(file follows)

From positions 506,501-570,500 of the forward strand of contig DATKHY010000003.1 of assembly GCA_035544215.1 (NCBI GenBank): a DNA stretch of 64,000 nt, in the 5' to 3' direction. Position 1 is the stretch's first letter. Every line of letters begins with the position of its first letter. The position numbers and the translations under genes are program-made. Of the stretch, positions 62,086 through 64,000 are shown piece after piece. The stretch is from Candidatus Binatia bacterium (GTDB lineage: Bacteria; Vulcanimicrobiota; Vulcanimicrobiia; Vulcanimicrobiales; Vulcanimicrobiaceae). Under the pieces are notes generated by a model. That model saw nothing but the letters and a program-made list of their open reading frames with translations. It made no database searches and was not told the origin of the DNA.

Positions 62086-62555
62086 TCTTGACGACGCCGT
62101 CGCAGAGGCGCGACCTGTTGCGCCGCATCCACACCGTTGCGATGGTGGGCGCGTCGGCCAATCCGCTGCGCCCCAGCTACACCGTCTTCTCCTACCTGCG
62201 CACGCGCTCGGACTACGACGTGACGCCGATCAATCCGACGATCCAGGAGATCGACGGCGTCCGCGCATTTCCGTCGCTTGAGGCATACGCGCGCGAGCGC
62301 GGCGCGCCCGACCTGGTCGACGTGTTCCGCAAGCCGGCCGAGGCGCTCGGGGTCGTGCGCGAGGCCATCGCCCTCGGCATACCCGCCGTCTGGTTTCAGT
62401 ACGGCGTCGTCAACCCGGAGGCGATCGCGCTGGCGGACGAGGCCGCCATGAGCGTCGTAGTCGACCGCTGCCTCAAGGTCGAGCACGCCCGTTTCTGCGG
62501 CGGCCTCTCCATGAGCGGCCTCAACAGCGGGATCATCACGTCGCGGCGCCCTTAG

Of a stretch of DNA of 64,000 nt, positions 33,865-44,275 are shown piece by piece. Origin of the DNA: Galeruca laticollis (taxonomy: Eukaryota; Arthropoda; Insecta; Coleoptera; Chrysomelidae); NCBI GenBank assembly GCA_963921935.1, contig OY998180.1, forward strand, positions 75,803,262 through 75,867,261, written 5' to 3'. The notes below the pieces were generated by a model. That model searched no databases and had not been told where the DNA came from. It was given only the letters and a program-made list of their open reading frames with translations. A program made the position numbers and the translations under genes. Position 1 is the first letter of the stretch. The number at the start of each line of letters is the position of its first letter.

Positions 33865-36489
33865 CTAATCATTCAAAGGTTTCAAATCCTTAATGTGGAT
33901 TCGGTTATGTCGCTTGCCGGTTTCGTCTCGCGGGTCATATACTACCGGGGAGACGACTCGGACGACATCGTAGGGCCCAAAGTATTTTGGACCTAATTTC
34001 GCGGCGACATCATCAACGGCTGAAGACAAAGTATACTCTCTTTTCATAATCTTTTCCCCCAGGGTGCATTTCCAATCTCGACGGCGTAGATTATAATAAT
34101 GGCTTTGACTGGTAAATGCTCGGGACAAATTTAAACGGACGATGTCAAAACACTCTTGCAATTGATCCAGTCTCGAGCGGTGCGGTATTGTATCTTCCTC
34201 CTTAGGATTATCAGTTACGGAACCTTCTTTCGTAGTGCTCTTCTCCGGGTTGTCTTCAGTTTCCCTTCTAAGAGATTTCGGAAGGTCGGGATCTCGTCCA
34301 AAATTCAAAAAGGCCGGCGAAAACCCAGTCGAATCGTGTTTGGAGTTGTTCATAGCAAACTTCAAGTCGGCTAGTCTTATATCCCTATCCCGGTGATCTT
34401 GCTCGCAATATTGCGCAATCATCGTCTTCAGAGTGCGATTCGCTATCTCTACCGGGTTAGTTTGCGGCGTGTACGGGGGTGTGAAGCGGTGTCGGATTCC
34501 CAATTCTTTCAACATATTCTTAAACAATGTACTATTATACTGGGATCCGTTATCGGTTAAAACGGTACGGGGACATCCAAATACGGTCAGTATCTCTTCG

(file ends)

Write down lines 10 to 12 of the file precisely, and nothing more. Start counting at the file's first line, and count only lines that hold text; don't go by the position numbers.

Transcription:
Positions 33865-36489
33865 CTAATCATTCAAAGGTTTCAAATCCTTAATGTGGAT
33901 TCGGTTATGTCGCTTGCCGGTTTCGTCTCGCGGGTCATATACTACCGGGGAGACGACTCGGACGACATCGTAGGGCCCAAAGTATTTTGGACCTAATTTC